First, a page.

# How to prove that operators are isometry on $\ell^p$/$c$?

Lately I've been studying Banach spaces and isometries, and encountered many explicit isometrys involving $c$, $c_0$, $c^*$, $c_o^*$, $\ell^1$, $\ell^\infty$, etc. (Here $c\subset\ell^\infty$ is the subspace of converging sequences, endowed with the $\|\cdot\|_\infty$-norm and $c_0$ is the space of those sequences converging to $0$.)

It is always pretty easy to show bijection/linearity, and it's allegedly easy to show the isometry as well. Yet I couldn't see any book explicitly proving it.

I'll give here an example that it would mean the world to me if you could show me how to prove that it preservers the norm. It's pretty generic and would help me understand how to do it myself.

Consider $T:\ell^1 \rightarrow c^*$ given by $Tx(y)=x_1 \lim y_n + \sum_{n=2}^{\infty} x_ny_{n-1}$.

It was pretty easy using the triangle inequallity to get $||Tx||\le ||x||_1$, but showing the equallity is the part I'm always struggling with.

Any assistance would be appreciated. Thanks in advance.

The proof that $T$ is an isometry typically consists of two parts:

1. Show that $\|Tx\|\le \|x\|$ for all $x$
2. Show that $\|Tx\|\ge \|x\|$ for all $x$

For the classical function and sequence spaces, 1) may involve Hölder's inequality, sometimes in its trivial $(1,\infty)$-form $\left|\sum a_nb_n\right|\le \sup_n|b_n| \sum_n |a_n|$.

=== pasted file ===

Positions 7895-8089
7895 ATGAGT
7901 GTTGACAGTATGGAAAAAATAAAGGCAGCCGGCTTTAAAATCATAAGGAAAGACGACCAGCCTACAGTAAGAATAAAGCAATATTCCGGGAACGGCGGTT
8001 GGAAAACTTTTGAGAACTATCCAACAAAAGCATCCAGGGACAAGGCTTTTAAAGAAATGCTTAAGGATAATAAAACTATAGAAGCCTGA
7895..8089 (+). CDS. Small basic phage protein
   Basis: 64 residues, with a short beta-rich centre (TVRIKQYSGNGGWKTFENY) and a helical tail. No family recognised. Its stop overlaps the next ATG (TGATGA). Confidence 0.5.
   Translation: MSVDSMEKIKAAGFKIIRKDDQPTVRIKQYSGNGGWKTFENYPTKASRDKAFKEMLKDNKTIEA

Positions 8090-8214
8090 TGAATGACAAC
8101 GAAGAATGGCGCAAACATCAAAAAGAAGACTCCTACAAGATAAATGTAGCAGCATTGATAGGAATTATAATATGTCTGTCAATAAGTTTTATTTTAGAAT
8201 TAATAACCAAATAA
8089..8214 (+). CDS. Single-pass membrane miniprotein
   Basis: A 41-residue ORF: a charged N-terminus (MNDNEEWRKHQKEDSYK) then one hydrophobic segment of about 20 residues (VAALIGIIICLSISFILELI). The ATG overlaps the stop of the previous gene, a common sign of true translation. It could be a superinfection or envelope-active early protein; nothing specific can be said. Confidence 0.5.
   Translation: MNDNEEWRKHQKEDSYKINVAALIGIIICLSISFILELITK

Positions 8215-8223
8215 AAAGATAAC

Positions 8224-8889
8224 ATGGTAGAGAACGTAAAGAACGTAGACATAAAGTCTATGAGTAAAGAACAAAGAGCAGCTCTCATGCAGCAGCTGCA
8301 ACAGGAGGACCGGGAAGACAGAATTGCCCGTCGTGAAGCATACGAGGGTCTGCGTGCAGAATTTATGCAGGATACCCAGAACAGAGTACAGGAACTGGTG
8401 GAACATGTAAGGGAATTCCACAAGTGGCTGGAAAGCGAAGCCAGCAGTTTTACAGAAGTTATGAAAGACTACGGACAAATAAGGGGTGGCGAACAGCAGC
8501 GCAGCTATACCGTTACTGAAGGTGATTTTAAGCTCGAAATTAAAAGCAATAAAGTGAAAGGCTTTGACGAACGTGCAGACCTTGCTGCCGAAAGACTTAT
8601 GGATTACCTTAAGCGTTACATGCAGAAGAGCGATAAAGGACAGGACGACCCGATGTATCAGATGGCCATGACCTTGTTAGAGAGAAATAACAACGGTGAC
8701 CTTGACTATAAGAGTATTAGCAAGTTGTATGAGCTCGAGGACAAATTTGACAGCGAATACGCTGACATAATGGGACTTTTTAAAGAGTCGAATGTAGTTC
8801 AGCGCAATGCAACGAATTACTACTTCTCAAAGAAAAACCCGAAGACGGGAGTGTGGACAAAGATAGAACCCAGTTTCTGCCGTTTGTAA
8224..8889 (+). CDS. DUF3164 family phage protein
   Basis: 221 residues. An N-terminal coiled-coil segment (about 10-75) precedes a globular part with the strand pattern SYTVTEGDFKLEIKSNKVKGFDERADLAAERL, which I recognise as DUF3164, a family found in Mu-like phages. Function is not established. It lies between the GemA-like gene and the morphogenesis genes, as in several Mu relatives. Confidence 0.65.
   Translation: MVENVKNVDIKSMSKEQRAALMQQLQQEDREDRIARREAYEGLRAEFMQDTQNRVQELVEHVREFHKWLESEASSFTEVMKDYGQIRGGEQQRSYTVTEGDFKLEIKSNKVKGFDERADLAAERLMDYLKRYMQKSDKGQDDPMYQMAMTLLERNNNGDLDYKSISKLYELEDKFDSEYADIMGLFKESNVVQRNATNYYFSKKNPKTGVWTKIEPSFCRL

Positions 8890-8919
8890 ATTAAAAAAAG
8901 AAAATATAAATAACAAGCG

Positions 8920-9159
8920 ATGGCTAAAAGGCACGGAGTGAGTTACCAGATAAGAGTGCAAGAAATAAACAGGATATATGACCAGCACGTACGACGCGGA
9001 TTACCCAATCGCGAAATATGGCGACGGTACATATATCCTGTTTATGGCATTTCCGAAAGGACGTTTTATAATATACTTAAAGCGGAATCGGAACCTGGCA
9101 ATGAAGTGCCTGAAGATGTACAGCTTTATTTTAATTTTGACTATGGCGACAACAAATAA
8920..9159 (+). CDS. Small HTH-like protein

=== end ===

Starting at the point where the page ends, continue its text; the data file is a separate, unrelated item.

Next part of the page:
Step 2) then involves the equality case of that inequality.

In your situation, $\|Tx\|\le \|x\|$ follows from $\|Tx(y)\|\le \|x\|_1\|y\|_\infty$, that is $$\left|x_1 \lim y_n + \sum_{n=2}^{\infty} x_ny_{n-1}\right|\le |x_1| \lim |y_n| + \sum_{n=2}^{\infty} |x_ny_{n-1}| \le \|x\|_1\|y\|_\infty$$ To achieve equality above, we would like $y$ that makes everything positive and equal; more precisely:

$$\lim y_n = (\operatorname{sign}x_1)\|y\|_\infty\tag{3}$$ $$x_ny_{n-1} = |x_n| \|y\|_\infty\tag{4}$$

We can shoot for $\|y\|_\infty=1$ to simplify things in (3), (4). Problem is, (4) may force $y_n$ to alternate between $\pm 1$, and then $y$ will not be in $c$. So, in general we cannot attain equality everywhere in (3)-(4).

But we can come arbitrarily close using a truncated sequence: $y_n=\operatorname{sign}x_{n+1}$ for $n\le N$, and $y_n=\operatorname{sign}x_1$ for $n>N$. Then $$\begin{split} x_1 \lim y_n + \sum_{n=2}^{\infty} x_ny_{n-1} &= |x_1| + \sum_{n=2}^{N+1} |x_n| + \sum_{n=N+2}^{\infty} x_n \operatorname{sign}x_1 \\ &\ge |x_1| + \sum_{n=2}^{N+1} |x_n| - \sum_{n=N+2}^{\infty} |x_n| \\& > \|x\|_1-\epsilon \end{split}$$ if $N$ is large enough so that $\sum_{n=N+2}^{\infty} |x_n|<\epsilon/2$.

• Wow, thanks. That was very helpful! Do you have a similar tip for a complex case? (in which sign is problematic) – user188400 Dec 12 '14 at 22:24
• Sign function is defined for complex numbers too: $\operatorname{sign}z = z/|z|$ when $z\ne 0$, and $0$ otherwise. – user147263 Dec 12 '14 at 22:28